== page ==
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Recapturing a revolution

By Thor Eckert Jr. / February 2, 1983

New York

It is often hard to imagine the effect a radical or revolutionary piece must have had on the world-premiere audience. Even the impact of as stormy a work as Stravinsky's ''Le Sacre du Printemps'' has been blunted now that it has the repertoire status of a Tchaikovsky symphony , and even student orchestras can play it expertly.

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This thought was running through my mind at a performance of Berlioz's ''La Damnation de Faust'' in Carnegie Hall last week. Seiji Ozawa was leading the Boston Symphony, and the cast was for the most part a strong one - Nicolai Gedda as Faust, Thomas Stewart as Mephistopheles, and Frederica von Stade as Marguerite, with the Tanglewood Festival Chorus, prepared by John Oliver.

Berlioz's work is neither opera nor oratorio. It is a highly personal, stunningly inventive sound-study, in which Berlioz has synthesized the moods of the Goethe text (rather too freely for the score's detractors), and successfully translated those moods into full narrative form by means of voice and orchestra. And though opera directors have often wrestled with the theatrical element in the score, ''Damnation'' remains not stage theater, but rather mind theater.

The music preys thrillingly on the listener's musical imagination, painting vivid pictures, sustaining ethereal moods. The terrifying all-senses assault in the horseback ride to Hell finds Berlioz inventing his own chilling nonsense-syllable language, and using the full orchestra to create an unprecedented pandemonium that even today can be harrowing in the extreme. The concluding redemption scene goes effortlessly to the heart, because the entire work considers religious as well as temporal matters.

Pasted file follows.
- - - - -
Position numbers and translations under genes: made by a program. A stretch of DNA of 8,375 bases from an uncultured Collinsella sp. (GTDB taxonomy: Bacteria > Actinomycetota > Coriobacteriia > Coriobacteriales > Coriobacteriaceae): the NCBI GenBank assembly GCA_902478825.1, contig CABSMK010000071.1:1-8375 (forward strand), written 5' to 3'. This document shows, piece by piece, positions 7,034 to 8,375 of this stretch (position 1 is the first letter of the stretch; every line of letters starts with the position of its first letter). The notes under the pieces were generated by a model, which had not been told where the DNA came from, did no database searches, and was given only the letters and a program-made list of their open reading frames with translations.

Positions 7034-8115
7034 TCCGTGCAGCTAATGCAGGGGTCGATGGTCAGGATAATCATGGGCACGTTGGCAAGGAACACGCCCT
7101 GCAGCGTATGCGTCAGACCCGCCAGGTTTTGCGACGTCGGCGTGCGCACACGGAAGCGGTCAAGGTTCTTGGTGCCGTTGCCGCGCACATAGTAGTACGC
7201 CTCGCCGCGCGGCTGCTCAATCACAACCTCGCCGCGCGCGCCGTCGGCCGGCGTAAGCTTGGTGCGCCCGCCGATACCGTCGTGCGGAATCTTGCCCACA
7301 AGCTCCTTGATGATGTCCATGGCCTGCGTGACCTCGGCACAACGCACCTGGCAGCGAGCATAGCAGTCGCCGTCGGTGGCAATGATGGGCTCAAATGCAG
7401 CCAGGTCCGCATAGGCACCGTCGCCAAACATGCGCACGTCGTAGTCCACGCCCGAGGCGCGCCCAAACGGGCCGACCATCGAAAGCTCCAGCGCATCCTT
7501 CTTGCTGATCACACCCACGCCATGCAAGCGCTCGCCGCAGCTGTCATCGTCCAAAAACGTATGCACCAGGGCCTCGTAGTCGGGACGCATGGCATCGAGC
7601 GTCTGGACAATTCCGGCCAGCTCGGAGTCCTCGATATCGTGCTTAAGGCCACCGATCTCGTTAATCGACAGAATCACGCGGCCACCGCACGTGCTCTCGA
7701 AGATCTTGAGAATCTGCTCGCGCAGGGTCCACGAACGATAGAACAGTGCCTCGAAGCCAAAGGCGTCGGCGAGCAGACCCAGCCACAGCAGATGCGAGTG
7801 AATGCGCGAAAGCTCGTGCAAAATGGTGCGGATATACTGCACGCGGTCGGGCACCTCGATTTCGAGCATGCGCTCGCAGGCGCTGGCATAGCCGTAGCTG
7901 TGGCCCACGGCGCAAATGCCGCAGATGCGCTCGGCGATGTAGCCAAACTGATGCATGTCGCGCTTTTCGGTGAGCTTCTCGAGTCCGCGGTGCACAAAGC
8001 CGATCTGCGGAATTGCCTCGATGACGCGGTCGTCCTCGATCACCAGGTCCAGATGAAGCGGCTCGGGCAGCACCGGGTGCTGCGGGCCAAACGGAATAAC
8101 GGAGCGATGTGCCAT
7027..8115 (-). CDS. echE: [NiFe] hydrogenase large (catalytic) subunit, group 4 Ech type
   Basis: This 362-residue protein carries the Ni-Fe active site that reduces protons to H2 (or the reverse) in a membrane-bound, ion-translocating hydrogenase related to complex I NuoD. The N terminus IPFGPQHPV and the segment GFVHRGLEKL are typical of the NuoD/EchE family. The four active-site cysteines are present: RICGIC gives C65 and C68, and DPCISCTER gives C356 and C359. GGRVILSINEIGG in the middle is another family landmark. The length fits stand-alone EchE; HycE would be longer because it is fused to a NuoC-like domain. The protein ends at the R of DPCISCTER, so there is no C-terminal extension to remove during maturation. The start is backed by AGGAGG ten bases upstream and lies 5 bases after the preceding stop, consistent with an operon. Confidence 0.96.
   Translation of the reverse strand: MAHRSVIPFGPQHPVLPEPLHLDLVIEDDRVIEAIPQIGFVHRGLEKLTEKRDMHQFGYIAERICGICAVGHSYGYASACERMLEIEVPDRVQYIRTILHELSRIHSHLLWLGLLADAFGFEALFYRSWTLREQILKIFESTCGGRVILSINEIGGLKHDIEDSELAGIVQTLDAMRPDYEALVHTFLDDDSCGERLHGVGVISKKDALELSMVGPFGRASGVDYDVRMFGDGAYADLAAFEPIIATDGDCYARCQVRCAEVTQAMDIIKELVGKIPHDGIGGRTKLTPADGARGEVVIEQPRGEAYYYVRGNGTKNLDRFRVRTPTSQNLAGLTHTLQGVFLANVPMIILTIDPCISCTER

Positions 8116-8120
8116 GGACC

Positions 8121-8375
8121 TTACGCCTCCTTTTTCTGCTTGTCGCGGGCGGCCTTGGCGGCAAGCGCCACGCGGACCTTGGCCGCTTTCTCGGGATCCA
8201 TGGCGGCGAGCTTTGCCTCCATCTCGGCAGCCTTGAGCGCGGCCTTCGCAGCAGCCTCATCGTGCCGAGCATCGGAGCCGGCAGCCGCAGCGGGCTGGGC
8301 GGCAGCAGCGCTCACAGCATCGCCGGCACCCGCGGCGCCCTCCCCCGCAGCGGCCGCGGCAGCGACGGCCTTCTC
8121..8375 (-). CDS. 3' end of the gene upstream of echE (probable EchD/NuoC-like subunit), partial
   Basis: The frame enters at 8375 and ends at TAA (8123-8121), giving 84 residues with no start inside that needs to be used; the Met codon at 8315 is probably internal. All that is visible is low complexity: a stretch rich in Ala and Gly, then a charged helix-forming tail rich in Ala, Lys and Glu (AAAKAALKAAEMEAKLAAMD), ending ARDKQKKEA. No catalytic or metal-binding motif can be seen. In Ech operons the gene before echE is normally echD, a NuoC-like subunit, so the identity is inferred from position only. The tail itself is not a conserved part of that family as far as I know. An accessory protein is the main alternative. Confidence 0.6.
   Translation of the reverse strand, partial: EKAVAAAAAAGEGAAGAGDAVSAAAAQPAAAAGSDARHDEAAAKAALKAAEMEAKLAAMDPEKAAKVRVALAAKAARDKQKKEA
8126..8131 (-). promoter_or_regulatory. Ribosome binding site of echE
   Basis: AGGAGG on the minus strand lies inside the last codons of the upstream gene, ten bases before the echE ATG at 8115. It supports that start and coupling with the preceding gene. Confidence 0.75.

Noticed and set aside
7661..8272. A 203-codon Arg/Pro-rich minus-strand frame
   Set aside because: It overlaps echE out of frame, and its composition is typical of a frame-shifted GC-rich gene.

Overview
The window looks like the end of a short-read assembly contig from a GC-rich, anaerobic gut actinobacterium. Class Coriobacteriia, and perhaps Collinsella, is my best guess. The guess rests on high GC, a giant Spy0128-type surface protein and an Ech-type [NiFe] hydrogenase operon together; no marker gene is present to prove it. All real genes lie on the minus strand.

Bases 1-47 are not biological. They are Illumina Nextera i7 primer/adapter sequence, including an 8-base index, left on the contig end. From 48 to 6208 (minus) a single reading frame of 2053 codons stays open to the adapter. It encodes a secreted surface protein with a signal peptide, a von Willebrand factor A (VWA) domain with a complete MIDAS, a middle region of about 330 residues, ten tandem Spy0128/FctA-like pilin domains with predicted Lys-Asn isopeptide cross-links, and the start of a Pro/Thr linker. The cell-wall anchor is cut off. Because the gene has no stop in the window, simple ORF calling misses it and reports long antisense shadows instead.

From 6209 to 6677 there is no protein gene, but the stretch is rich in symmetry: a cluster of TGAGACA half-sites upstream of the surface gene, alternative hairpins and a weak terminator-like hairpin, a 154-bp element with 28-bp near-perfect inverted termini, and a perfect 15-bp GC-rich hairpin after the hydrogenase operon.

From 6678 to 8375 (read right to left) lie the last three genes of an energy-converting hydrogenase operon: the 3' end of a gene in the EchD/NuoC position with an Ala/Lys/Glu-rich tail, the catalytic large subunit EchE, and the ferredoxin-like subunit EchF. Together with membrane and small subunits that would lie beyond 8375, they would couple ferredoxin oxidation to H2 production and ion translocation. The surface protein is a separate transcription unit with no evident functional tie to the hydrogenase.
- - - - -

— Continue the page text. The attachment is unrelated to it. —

What one wants in a performance of this 2 1/2-hour score is a sense of a maestro who had pondered long and deeply about Berlioz's intentions, about just what it was that made the score so radical in its day and makes it so communicative in ours.

It would be nice if the listener could emerge with a complete sense of the ground-breaking nature of the score, the feeling that the colossal scope of vision was captured. The incredible contrasts between moods, from the drive of the ''Rakoczi March'' through the delicate sinuousness of the ''Dance of the Sylphs,'' on to the internal anguish of Marguerite's big aria, ''D'amour l'ardente flamme,'' right on to the chaos of ''Pande-monium'' and the upliftment of Marguerite's apotheosis, are all crucial to the ultimate success of a performance.

Daniel Baren-boim and his Orchestre de Paris achieved all of the above in ''The Damnation'' - and then some - when he brought his orchestra to these shores several years ago. He also brought along the Orchestre de Paris chorus and superb soloists, especially Jessye Norman as Marguerite. Her performance was a revelation in an already astounding evening - for she had the voice to ride orchestral climaxes, with the control to render the most intimate moments with a haunting internal quality.

Two seasons back in the same work, Sir Georg Solti and his Chicago Symphony were dazzling, for both the warmth of the conductor's work (a rarity for him) and the utter brilliance with which the orchestra executed every last detail. There was not a moment too quiet for this orchestra, or too loud. If one admired Berlioz's unique vision with Barenboim, one was awe-struck by the orchestrational skill with which the composer achieved that vision in the Solti performance. Jose van Dam was the superbly insinuating Mephistopheles with Solti , and Kenneth Riegel the well-intentioned Faust. Miss von Stade was stirred to great intimate heights by the maestro in a part for which she is not ideal.